And, it appears that we are more frequently seeing the consequences of a system where we train for and applaud structured minds, order (e.g., do A, then B, etc.), and certainty. In particular, the book “The Trophy Kids Grow Up” gives a bit of a wake up call when it looks at a large and influential generational cohort – the Millennials. It discusses how the millennial generation thrives on structure and explicit instructions. When you give them a checklist, they’re sure to get the job done. But, as a result they can be risk averse and fearful of making mistakes.

Although I hate to use a broad brush with a generalization like this, or continue the judgement of this generation, while teaching undergraduates during grad school, I saw this more often than not. I saw students that not only struggled with loosely defined problems or real-world (ambiguous) simulations, but also with ones that broke down when they experienced any form of failure. Whether it be the pressure of the program, or ambiguity, it made me work harder to try to get these students to understand the value of this learning, how it would help them grow, and how making mistakes is often what makes us who we are.

So, where do we go from here? How do we give people an edge in times of uncertainty? How do we stay resilient and agile amidst flux?

For starters, I think we work in our public school systems. We need more science fairs or practical projects that expose students to ambiguity. We need ways to work on how to ask good questions and how to operate in situations without clear constraints. We need to build empathy. And, in particular, we need to figure out how to combat the constant need for the “right answer” and perfection, before it's too late. I was always told as a kid you learn the most from making a mistake (and often rolled my eyes), but this adage has rung true.

Today, universities and companies hiring new graduates are working towards teaching and training individuals on how to deal with ambiguity, often unravelling their propensity towards certainty they were taught in school. But, think about the possibilities for academia and business if the next crop of leaders was already equipped to think analytically and creatively in situations where you might have less information than you’d like and where variables might change? These adaptable leaders would be capable of looking at new realities through fresh eyes. to spot and seize valuable opportunities, and steer clear of the “how we’ve always done it” mentality. Risk taking, creativity, flexibility and independent thinking are critical attributes for leaders in the future. The likes of Harvard or Korn-Ferry point to these as critical capabilities of leaders in the current and future complex world.

So now, picture this….A wide eyed young woman went to college to become a business leader. Things were going well, but she had to take things a little slower as she got really sick part way through and was diagnosed with Type 1 Diabetes. She became a consultant at a great firm, thinking that this was how she might scale the corporate ladder, but then decided to support her partner and cross the border where they both pursued a work stint in the United States in one of the worst economies it had seen.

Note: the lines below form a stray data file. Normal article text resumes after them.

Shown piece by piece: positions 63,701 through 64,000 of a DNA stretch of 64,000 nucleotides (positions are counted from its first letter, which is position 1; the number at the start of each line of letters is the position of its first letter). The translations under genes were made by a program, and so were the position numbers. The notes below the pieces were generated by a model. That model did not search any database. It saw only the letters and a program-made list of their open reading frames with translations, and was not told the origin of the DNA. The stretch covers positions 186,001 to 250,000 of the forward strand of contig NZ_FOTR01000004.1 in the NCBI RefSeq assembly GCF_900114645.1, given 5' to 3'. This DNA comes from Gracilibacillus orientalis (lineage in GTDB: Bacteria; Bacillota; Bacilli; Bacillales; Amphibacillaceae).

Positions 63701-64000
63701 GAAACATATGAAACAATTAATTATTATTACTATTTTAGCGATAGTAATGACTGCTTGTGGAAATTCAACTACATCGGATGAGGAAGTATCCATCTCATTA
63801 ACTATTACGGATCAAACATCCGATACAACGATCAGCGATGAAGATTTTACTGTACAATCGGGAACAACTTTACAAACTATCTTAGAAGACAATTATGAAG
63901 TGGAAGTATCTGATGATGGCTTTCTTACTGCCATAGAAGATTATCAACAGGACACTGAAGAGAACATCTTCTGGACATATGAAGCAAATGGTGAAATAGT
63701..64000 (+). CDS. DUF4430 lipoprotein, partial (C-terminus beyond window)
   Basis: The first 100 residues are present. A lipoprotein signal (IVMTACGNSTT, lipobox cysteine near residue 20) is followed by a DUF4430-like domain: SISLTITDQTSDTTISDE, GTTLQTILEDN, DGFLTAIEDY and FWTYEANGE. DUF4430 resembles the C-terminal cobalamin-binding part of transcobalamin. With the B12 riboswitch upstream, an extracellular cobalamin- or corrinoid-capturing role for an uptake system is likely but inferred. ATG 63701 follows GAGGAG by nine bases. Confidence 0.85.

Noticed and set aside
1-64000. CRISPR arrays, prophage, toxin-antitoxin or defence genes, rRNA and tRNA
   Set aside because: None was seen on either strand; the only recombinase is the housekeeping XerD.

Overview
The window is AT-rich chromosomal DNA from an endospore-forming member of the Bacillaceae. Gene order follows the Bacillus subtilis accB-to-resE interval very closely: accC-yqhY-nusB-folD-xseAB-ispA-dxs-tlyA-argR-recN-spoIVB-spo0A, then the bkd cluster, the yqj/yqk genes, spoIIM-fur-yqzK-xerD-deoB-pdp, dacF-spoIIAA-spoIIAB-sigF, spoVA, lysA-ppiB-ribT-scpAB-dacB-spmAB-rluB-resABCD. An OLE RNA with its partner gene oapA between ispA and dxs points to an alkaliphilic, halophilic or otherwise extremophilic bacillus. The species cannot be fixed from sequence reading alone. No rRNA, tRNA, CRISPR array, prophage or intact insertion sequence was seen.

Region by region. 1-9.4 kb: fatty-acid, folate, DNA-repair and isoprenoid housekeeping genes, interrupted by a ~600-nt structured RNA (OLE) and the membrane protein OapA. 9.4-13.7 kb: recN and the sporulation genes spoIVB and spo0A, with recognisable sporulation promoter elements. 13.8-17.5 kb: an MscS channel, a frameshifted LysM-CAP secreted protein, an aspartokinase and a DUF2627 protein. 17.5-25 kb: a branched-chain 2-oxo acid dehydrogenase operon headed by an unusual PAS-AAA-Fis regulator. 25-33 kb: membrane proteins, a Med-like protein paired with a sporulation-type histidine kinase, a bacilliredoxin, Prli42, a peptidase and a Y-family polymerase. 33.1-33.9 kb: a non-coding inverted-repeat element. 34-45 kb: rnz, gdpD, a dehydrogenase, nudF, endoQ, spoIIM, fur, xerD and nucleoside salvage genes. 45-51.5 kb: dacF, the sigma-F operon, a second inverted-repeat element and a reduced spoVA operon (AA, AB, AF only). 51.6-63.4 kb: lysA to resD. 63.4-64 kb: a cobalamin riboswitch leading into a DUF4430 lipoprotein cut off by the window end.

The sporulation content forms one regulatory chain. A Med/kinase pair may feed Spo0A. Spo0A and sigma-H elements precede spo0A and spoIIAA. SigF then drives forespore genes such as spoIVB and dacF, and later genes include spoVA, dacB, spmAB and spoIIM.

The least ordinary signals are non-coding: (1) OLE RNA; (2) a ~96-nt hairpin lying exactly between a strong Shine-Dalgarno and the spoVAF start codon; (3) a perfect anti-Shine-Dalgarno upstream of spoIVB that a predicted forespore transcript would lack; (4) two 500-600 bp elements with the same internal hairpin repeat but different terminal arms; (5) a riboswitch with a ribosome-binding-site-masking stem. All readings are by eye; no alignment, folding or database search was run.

She had to keep her head down to keep a job. Progression wasn’t necessarily possible nor the focus. But, she fell in love with a city (Chicago), people, and new options. However, her husband then got asked to return to Canada to a city that Sabrina never imagined (nor had any desire) to live in. She also had lost a bit of her love affair with consulting. She moved up to one of the coldest cities in Canada. She became a publicist for a friend’s new book. She got involved with TED and the TEDx community. She took online courses.

She returned to consulting as a favour to a partner and applied to graduate school. Fast forward to graduate school where she got her stride. She thrived in the uncharted world of graduate school and pursued a dual degree. She invested time in projects with real companies, dreamed up entrepreneurial ventures, helped other students build their acumen in creativity and innovation, embracing ambiguity, and loving the unknown.

She graduated and after two years, is 31 years old, married to an incredibly supportive husband, and has a beautiful 10.5 month old little girl. She has seen success, but at very different measure and through a very different path than originally conceived. She isn’t living in a penthouse. She has been recognized for achievements, but her greatest achievements are those that don’t come with a plaque.

She has a great network of people, not because of attending the right events or because of her influence, but because of the multi-dimensional interests she has developed and the diverse experiences she has taken on. She is working for herself with great people, trying to make a life and a business that makes a difference in this world.

This is me. And, apologies if you felt like you got whiplash. That picture does not even begin to capture every dimension of me or what I’ve gone through, but it gives you an idea. I do not regret a single experience or the path I have taken to get where I am today. However, it is not the life I ever imagined.

It has been a winding road and continues to be exactly that. So, I choose to embrace the ambiguity, complexity, chaos, constant change, fuzzy boundaries, and risk taking of the emerging world. Will you join me?